A few weeks ago Alison took both a day off work and a train to the Borders to visit the newest member of her family. While I doubt the wee man, barely a month old, showed much gratitude, the parents did: it was worth a large number of brownie points.
Alison was due back into Glasgow Central not long after I finished work so I thought I’d bag some brownie points of my own and meet her at the station. I was far too early though, so I nipped into a newsagent’s and grabbed a copy of BBC History Magazine to while away the time.
In the issue was a fascinating article on Isaac Newton. Apparently Newton, not only one of the most influential men ever to have lived, not only author of one of the most important books ever written, not only the discoverer of differential calculus and inventor of the reflecting telescope, also found time to work as Master of the Royal Mint, reform the English currency, prosecute counterfeiters, and move the pound sterling to the gold standard.
The author of the article, Thomas Levenson, just happened to have a book out, Newton and the Counterfeiter, which also happened to be Radio 4’s book of the week not long afterwards. (Levenson did quite well out of the BBC it seems, although the book has gained rave reviews elsewhere.) I was interested enough to listen and it was thoroughly enjoyable. To sum up: Newton pursued Chaloner, a master counterfeiter, for years and eventually threw him in Newgate Prison and had him hanged for treason.
Newgate Prison didn’t sound like a particularly nice place, but it did sound very interesting, so this morning I read more about it on Wikipedia. Chaloner would have found himself in the medieval prison just within London’s city walls, run by gaolers for their own extensive profit. Extensive in that the gaolers would charge for entrance to the prison, food, and even to take off irons. It was common for the prisoners to have typhoid and conditions were so bad the prison inspired much social reform in the nineteenth century.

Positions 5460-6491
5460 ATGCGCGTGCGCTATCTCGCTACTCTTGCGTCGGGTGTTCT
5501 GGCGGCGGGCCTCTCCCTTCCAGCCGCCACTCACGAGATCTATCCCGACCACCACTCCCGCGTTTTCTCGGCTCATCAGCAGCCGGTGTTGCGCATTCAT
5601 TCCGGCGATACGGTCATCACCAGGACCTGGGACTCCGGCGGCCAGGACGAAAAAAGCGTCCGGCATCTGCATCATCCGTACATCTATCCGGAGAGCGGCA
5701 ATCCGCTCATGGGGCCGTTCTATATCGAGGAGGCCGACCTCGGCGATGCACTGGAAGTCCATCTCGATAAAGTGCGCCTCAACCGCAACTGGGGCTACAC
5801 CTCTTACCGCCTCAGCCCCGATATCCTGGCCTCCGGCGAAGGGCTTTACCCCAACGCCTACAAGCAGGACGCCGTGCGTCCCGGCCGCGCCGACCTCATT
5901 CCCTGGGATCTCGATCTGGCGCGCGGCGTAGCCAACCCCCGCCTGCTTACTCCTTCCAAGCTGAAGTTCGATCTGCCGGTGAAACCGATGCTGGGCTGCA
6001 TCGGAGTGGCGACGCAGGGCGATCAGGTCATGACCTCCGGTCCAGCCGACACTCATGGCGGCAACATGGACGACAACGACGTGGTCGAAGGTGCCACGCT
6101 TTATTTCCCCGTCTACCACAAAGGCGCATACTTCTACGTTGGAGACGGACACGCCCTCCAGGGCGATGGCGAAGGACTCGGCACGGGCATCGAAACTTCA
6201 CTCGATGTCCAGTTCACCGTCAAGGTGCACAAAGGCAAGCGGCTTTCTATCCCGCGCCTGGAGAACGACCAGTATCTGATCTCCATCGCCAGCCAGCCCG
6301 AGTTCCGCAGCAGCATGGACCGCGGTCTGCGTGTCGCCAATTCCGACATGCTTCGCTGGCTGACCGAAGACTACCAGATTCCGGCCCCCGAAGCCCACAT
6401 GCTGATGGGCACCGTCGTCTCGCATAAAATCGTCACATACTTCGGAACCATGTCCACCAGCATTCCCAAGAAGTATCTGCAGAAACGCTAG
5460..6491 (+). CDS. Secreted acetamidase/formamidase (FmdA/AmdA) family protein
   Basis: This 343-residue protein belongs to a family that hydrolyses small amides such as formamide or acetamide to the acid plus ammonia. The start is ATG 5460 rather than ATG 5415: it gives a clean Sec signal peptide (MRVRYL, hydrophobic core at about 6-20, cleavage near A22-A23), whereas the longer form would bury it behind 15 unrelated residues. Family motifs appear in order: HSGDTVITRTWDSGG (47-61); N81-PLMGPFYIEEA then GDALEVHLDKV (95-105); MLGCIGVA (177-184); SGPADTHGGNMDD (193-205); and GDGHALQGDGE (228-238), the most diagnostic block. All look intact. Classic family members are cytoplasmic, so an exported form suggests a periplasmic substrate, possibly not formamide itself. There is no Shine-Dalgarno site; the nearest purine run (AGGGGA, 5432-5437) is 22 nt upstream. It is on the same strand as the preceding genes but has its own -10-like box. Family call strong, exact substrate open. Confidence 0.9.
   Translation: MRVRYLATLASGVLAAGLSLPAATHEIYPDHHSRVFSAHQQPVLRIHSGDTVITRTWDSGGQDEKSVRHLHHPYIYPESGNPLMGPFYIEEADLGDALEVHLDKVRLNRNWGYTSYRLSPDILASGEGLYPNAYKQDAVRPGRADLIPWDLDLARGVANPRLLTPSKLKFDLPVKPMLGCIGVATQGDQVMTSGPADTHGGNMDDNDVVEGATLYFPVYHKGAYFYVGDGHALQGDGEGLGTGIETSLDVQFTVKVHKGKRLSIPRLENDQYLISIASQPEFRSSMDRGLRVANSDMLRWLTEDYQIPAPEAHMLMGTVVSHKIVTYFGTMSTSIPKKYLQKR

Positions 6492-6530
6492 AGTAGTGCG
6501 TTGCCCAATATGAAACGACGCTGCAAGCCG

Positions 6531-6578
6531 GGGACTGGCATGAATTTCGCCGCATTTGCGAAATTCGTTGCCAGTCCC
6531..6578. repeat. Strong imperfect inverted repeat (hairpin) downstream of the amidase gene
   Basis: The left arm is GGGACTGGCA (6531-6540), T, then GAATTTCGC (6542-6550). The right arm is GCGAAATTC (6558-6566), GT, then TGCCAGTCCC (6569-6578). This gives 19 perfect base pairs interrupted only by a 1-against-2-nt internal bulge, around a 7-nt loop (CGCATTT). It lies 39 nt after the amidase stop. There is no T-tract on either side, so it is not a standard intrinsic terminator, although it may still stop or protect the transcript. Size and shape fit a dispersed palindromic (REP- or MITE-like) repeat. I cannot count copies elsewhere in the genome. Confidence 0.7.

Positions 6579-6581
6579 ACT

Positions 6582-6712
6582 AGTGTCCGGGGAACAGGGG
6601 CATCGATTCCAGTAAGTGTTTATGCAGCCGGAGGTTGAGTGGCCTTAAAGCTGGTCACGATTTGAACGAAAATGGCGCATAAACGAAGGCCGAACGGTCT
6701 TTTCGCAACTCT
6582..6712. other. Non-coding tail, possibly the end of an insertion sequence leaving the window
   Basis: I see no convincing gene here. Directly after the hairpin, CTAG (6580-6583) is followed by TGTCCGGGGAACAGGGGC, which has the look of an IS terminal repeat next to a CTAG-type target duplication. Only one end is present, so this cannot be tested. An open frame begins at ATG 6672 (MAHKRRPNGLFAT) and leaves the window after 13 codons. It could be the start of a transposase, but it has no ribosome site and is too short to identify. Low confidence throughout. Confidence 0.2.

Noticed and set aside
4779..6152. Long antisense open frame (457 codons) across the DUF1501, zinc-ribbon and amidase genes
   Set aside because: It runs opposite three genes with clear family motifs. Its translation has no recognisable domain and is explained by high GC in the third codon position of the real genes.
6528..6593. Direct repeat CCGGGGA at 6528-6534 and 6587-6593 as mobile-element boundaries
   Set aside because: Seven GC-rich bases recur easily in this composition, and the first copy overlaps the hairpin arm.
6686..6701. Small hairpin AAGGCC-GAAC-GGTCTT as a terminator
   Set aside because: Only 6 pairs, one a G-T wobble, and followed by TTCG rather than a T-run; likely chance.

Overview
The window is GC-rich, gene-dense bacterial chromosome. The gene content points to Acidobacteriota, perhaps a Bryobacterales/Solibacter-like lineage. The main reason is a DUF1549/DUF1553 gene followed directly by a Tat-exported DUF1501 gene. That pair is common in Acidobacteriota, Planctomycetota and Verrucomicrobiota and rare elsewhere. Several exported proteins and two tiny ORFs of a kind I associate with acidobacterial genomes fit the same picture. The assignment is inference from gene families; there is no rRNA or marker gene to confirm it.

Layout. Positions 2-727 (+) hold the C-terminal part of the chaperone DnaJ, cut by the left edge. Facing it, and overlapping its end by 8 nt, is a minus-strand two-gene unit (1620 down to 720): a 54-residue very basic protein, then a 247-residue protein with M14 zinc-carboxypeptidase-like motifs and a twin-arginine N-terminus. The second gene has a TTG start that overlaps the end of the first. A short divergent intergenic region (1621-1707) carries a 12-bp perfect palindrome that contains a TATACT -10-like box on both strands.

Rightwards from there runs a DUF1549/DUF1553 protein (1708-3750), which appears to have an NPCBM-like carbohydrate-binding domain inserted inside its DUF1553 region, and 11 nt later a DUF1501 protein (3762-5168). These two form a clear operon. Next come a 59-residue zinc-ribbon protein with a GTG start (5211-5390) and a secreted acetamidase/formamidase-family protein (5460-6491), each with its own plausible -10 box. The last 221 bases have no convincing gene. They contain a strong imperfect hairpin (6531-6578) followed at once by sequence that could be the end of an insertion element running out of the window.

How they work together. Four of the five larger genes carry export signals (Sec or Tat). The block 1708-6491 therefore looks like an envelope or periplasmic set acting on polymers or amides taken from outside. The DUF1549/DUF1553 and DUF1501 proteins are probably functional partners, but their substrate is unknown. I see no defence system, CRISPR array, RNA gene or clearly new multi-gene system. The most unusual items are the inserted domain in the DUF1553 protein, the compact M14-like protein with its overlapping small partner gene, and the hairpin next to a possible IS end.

While reading the article something caught my eye. The second prison, constructed between 1768 and 1775, was built in the architecture terrible style. What, I wondered was architecture terrible? Those two words were conspicuously not linked to an article on the subject, but surely Wikipedia had an article on something that sounds as fabulous as architecture terrible?
No, it didn’t. Those two words only appeared in that one article on Newgate Prison. So what was architecture terrible, something so obscure Wikipedia didn’t know about it?
A search on Google brought up only one useful result: Google Books had found it on page 91 of European Architecture, 1750–1890 as published in 2000 by Oxford University Press. Architecture terrible, it said, was a form of architecture advocated by French architect Jacques-François Blondel in the late-eighteenth century for the exterior design of prisons. The aim was to make a building so terrifying that it would stop people from committing crime. It sounded to me like a rather negative predecessor to the City Beautiful movement, but it also sounded like something Wikipedia should have an article on, so I endeavoured to create it.